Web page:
The New Mission Theater, a dilapidated landmark that sits on the 2500 block of Mission Street, has been vacant for years, but controversy surrounding its fate is alive as ever and will be discussed at this afternoon's July 29 City College of San Francisco Board of Trustees meeting.
In 2004, the city designated the theater as historically significant for its ties to the Mission's early 20th century "vaudeville and movie house district." Once upon a time, patrons regularly circulated through its palacial interior, which features Art Deco-syle ornamental metalwork at the ballustrades, plaster moldings imprinted with Greek key motifs, etched Art Deco glass panel doors, ceiling ornaments with floral motifs, and a balcony adorned with a frieze of garlands and urns, according to a landmark designation file.
Plans to restore and reopen the theater have been in the works for several years, and a 100-percent affordable housing development adjacent to the theater could move forward if everything falls into place. That's turning out to be a big 'if.'
In 2005, CCSF sold the theater, along with an adjacent shuttered Giant Value store, to Gus Murad -- Medjool restaurant owner and a former small business commissioner appointed by Mayor Gavin Newsom -- for $4.35 million, according to CCSF counsel Greg Stubbs. Now, CCSF is considering initiating foreclosure proceedings against Murad due to nonpayment. He owes more than $2 million on the property, according to notice of default issued June 21. During open and closed sessions at the July 29 Board of Trustees meeting, trustees will decide whether to proceed with taking back the property from Murad or grant him a 120-day extension. Murad is expected to offer his pitch for an extension at the meeting.
CCSF board member John Rizzo told the Guardian he was fed up with the missed payments. "Gus Murad keeps assuring us, oh yes, it's going to happen, we're on the verge," Rizzo said. "But the affordable housing is not being built," he said. If CCSF took the property back, "we wouldn't sell it for market-rate housing," he added. "We would want to see affordable housing."
P.J. Johnston, a spokesperson for Gus Murad, declined to answer questions about possible foreclosure but told the Guardian that the central goal is to create 85 to 100 affordable units in the heart of the Mission. "We've been working with Mission Housing and hopefully are very close to a reaching an agreement with Mission Housing and the Mayor's Office of Housing, which would obviously be a chief funder of the project," he said.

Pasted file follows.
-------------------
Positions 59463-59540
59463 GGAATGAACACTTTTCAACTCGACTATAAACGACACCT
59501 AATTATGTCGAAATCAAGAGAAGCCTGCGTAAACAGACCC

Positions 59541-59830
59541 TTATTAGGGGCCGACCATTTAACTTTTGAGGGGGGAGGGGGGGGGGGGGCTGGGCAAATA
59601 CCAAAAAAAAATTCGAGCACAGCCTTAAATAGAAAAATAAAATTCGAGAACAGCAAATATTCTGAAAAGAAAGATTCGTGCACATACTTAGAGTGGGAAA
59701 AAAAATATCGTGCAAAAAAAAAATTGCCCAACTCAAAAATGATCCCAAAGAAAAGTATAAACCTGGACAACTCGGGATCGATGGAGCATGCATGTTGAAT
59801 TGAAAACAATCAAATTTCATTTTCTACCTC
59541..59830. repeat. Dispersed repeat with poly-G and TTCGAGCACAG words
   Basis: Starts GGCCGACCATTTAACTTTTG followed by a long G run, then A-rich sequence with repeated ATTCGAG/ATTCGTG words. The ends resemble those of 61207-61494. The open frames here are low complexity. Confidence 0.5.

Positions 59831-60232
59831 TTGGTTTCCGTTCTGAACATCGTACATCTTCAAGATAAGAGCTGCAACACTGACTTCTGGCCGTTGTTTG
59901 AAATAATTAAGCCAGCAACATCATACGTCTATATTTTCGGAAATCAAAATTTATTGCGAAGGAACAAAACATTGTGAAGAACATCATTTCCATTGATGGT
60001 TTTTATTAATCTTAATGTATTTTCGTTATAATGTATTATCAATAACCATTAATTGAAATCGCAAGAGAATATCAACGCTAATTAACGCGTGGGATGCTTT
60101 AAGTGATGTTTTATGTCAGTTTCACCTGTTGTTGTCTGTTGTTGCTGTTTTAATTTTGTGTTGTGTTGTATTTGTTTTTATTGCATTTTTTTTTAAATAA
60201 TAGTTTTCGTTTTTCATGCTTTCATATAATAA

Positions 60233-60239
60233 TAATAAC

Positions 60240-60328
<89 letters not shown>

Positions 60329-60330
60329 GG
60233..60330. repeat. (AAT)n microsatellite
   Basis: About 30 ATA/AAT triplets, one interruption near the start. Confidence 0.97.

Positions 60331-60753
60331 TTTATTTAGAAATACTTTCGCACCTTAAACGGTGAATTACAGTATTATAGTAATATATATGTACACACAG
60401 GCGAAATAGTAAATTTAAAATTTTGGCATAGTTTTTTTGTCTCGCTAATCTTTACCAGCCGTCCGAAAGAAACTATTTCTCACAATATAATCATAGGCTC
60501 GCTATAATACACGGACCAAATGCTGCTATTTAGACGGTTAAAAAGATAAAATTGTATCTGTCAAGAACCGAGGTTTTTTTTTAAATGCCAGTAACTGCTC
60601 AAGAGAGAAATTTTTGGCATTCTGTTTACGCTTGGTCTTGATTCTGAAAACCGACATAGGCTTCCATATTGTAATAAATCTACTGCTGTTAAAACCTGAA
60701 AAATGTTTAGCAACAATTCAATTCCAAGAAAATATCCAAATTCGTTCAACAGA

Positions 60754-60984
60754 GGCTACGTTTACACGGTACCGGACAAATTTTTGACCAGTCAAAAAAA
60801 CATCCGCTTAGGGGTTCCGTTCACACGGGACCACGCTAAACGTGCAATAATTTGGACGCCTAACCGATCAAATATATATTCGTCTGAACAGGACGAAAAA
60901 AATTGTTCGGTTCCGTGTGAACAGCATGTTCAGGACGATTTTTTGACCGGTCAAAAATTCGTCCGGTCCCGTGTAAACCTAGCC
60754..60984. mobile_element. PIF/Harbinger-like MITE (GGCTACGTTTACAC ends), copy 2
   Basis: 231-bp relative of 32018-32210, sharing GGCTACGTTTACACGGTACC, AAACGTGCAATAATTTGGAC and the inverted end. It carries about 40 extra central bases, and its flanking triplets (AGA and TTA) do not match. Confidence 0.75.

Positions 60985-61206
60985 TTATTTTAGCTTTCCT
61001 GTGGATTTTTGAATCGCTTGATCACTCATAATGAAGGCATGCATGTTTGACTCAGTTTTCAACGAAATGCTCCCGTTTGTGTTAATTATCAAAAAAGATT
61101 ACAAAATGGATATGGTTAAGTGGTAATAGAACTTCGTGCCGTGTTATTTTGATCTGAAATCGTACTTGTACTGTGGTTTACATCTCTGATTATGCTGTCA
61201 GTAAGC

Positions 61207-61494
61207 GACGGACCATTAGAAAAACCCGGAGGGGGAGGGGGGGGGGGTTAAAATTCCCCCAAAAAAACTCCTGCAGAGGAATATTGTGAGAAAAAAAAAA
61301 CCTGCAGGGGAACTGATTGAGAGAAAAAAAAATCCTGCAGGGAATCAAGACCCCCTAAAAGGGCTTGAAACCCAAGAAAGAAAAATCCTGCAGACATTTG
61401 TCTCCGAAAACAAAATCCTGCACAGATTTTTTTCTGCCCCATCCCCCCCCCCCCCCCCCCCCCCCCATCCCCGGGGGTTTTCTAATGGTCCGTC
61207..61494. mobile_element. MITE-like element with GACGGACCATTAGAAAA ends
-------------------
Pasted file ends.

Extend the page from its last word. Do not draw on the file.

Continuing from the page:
Securing financing and reaching a deal with Mission Housing and the Mayor's Office of Housing would allow Murad to square things away with CCSF, get the ball rolling on the development, and get something out of his investment.
Murad initially planned to develop market-rate housing on the lot curently occupied by the Giant Value storefront, but switched to an affordable housing project 1.5 years ago, Johnston said. Plans have always included rehabbing the theater. Negotiations with Bernal Housing came close to a deal, but ultimately fell through, he said. Now, Murad is hopeful that CCSF will grant a 120-day extension and a deal with Mission Housing can be secured in time.
"It has been a challenging time for the economy as it relates to land use," Johnston said. "And it's been a very difficult couple of years for restaurants."
Mayor's Office on Housing Director Doug Shoemaker declined to comment for this story.
Chris Jackson, a trustee, said he worried that if CCSF were to move ahead with foreclosure, "it'll probably scuttle the affordable housing project. I'd rather wait an extra four months to bring affordable housing than just put the screws to the guy," Jackson said. "If it was a market-rate project, I'd be like no, give us the money." Jackson said under state law, any funds generated by a sale of the property -- which was originally purchased with bond money -- would have to go back into the capital project fund, and couldn't go into college's operations budget. "It won't go to save one class at City College," he explained. "It just goes into capital project reserves."
Rizzo noted that certain "political forces" aligned with Newsom had been contacting board members in advance of the meeting to try and persuade trustees to grant an extension for Murad, who will clearly benefit if he is allowed to hold onto the property. Murad has hosted campaign fundraisers for Newsom in the past and has contributed to campaigns of the mayor's political allies. It isn't the first time the New Mission Theater development has generated political buzz.
When an earlier incarnation of Murad's plans for the New Mission Theater and adjacent lot came before the Board of Supervisors in Feburary of 2009, it generated some controversy. Murad had won approval from planning staff for a 20-foot height extension that would have brought his housing project to 85 feet, but that was rejected by the Board of Supervisors. In an odd twist, a typo kept the 85-foot limit intact, so the Board was required to vote again to bring it down to the 65 feet they approved. When Mayor Newsom vetoed the board's second vote, Sup. Chris Daly lambasted Newsom for engaging in "pay-to-play politics."
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